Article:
Tony Abbott wants to make immigrants take the blame for our housing affordability problems, writes Ian McAuley.
Tony Abbott has an eye for complex public policy issues. He misses no opportunity to take a difficult issue – electricity supply, hate speech, the fiscal deficit – and make the issue even more complex and divisive.
In his speech at the launch of Making Australia Right, Abbott put forward his predictable “solutions” to all those issues (essentially a retreat to an Australia of the 1950s), and for good measure suggested that “we’ll cut immigration, to make housing more affordable”.
It’s not clear to whom he’s referring with his pronoun “we”. Tony Abbott himself (with licence to use the royal plural); a troika of far-right outcasts (Abbott, Bernardi and Hanson perhaps); or a Liberal Party heading to self-destruction under Abbott’s Trump-lite leadership?
But his idea has gained traction, according to the most recent Essential Poll. Fifty-seven per cent of respondents agree that the government should cut immigration to make housing more affordable.
But that “solution” won’t work – because it hasn’t worked so far.
As with so many economic issues, the price and availability of housing results from complex interactions of demand and supply factors. While most independent economists acknowledge this two-sided complexity, the Coalition, the finance sector, property speculators, real estate agents and land developers have all lined up on the supply side. Simply release more land on the urban fringes, re-zone inner areas for higher density housing, and all will be well. That’s that’s the voice of self-interest from those with a financial stake in expensive housing (way out on a limb of corporate self-interest, Ian Narev of the Commonwealth Bank doesn’t think housing is overpriced).
The reality is that while construction is booming – look at the sprawling new subdivisions as you drive out of our big cities, and at the cranes on new apartment towers – most “supply” of housing is in the stock of already-completed housing.
Those are the houses built over the last 100 years and more, and new construction will generally have only a minor impact on that stock. In economists’ terminology, the supply of housing is fairly price inelastic.
Also, because land release and re-zoning take a long time, supply-side solutions work very slowly. Although property developers see the task in terms of subdividing a bit of land on the urban fringe into 500 square metre blocks and providing a few pipes and local roads, there needs to be a network of supporting infrastructure.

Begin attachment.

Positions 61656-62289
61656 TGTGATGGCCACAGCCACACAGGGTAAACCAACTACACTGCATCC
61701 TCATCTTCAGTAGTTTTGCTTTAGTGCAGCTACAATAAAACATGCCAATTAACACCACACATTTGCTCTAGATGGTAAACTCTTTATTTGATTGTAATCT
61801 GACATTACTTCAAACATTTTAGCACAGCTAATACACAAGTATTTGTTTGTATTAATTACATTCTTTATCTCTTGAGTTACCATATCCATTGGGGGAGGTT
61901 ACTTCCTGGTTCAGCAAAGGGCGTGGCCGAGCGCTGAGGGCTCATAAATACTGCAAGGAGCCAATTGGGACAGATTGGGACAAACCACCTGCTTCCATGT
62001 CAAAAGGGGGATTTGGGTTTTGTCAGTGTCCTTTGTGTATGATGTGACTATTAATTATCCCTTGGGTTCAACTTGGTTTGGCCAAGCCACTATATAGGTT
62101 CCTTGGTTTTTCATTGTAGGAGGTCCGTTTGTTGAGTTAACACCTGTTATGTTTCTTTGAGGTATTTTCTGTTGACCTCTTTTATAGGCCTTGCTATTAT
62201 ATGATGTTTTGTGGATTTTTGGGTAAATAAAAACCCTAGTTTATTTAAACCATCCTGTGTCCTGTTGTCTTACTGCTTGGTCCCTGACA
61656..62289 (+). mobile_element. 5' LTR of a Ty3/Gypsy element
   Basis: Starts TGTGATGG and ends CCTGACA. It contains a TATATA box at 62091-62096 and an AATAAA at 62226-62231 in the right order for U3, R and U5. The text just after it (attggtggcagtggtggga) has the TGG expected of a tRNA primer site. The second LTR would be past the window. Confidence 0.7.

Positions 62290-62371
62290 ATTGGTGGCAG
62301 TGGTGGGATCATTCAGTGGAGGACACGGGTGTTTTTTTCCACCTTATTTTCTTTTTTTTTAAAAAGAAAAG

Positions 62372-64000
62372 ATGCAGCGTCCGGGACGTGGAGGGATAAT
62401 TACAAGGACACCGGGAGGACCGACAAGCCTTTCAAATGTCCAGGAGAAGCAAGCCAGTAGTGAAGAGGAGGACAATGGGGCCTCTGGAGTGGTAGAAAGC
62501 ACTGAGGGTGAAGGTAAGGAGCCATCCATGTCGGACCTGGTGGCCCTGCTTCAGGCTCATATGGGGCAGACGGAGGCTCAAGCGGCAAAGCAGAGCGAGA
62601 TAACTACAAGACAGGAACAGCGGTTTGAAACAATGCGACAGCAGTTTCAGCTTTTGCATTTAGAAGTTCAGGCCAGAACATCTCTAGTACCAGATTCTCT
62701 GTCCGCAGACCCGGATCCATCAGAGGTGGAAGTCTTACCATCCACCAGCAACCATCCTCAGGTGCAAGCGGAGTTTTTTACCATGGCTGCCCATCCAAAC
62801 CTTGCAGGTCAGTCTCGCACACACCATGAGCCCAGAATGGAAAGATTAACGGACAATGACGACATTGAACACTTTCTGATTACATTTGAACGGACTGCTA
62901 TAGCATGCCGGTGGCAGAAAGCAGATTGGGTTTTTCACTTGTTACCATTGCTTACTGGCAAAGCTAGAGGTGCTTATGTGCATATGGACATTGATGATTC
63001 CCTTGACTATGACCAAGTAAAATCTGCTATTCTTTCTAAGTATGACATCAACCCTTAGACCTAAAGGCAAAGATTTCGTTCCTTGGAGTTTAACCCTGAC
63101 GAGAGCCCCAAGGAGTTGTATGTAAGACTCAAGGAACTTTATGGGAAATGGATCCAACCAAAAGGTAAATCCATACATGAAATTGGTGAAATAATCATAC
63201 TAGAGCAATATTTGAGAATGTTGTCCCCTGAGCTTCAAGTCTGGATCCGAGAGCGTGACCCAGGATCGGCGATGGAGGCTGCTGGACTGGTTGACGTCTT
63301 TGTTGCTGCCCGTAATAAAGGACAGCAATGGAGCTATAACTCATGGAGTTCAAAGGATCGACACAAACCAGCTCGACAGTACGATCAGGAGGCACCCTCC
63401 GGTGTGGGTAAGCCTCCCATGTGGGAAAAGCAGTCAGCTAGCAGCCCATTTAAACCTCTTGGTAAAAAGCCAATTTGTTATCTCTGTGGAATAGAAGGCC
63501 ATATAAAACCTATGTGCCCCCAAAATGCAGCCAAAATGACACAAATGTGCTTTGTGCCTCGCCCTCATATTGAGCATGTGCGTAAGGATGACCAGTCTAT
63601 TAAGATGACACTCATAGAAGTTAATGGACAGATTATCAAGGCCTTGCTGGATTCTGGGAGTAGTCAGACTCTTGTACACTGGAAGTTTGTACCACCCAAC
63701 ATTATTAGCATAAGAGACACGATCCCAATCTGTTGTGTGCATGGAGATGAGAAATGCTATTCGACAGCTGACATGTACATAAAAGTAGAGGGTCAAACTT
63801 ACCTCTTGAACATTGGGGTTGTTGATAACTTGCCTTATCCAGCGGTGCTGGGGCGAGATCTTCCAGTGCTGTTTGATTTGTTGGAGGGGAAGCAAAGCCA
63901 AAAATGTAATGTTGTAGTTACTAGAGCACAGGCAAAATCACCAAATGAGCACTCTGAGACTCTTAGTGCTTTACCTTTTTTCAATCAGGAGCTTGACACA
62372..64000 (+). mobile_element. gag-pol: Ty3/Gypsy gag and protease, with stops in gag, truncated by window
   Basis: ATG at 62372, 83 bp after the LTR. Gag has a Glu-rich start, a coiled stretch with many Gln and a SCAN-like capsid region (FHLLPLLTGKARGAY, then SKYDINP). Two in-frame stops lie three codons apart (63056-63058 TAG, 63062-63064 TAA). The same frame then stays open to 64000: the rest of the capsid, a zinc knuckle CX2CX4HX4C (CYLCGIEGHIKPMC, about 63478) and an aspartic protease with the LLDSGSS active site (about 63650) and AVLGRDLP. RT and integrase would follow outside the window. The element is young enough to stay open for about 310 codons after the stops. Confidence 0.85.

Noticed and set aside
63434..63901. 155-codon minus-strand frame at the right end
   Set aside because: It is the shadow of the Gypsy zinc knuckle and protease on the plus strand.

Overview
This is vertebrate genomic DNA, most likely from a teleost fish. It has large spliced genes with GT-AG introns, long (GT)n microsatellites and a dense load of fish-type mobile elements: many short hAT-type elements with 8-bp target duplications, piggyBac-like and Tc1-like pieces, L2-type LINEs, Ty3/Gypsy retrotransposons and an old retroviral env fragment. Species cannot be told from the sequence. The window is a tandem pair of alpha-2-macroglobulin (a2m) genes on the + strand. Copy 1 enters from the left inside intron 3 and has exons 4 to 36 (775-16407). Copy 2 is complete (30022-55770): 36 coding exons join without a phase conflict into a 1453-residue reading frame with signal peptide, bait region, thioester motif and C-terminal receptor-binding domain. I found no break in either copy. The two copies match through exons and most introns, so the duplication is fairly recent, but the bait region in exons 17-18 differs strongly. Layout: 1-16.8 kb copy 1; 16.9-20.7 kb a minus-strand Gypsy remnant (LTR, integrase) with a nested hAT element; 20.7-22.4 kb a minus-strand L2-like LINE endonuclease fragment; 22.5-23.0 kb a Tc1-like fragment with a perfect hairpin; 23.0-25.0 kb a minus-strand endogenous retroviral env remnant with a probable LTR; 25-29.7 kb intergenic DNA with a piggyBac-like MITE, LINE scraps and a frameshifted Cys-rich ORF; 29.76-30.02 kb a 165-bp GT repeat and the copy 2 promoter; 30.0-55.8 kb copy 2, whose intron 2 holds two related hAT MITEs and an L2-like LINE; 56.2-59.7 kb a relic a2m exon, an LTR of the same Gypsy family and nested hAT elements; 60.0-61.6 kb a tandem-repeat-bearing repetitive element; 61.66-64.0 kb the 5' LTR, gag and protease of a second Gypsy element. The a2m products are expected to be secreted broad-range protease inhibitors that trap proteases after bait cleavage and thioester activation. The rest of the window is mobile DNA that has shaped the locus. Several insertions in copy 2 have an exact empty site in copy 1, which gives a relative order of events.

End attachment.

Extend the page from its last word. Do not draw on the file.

New home owners and tenants – immigrant or native – do unreasonable things, such as sending their children to school and commuting to work by car or public transport. Adding people to cities incurs costs on all infrastructure users, and it’s not as if adding the seven millionth person to Sydney adds one seven millionth to those costs, because those costs don’t obey a linear function.
Old water pipes and sewers, to which new developments must hook up, have limited capacity. Adding just a few more vehicles to an already crowded freeway can convert a traffic crawl to a dead stop, imposing high costs on all road users and worsening local pollution. A few more people using suburban rail at peak times can increase loading-unloading times, causing delays that affect the whole rail system. Urban transport congestion is already costing around $16 billion a year, and that cost is projected to grow to $30 billion by 2030. Our cities do have problems in coping with a growing population.
So at first sight Abbott seems to be lining up with others on the demand side of the debate. The Labor Party and most independent economists propose a demand-side solution through some winding-back of negative gearing and capital gains tax concessions that have put so much money into the pockets of housing speculators (those in the Coalition prefer the more genteel term “investors”). Restricting the number of people seeking housing is another obvious demand-side approach.
But the reality is that for the last eight years, immigration has been falling, as shown in the graph below, which is derived from ABS demographic statistics.
Not only has there been a fall in immigration, but also there has been a fall in the rate of natural population increase, and these falls have had no ameliorating effect on housing affordability.
That is not to say community concerns about immigration are unfounded. People living in our big cities are experiencing ever-stretched demand on roads and public transport systems, and it doesn’t matter where those extra drivers and passengers are coming from – Iraq, closed mining communities in Western Australia, China, rural Queensland – they’re all people adding pressure to our cities.
There are some impressive transport projects underway in our cities, but they fall short of what is needed, particularly urban metro rail systems that can bypass our congested hub-and-spoke systems. For all the talk about infrastructure spending, the fact is that apart from a short-term stimulus following the 2008 financial crisis, there has been a big fall in public sector construction work as shown in the graph below.
To avoid a backlash against immigration – and not just from racists energised by dog whistles from far right rabble rousers – we need urgently to invest in our urban transport infrastructure.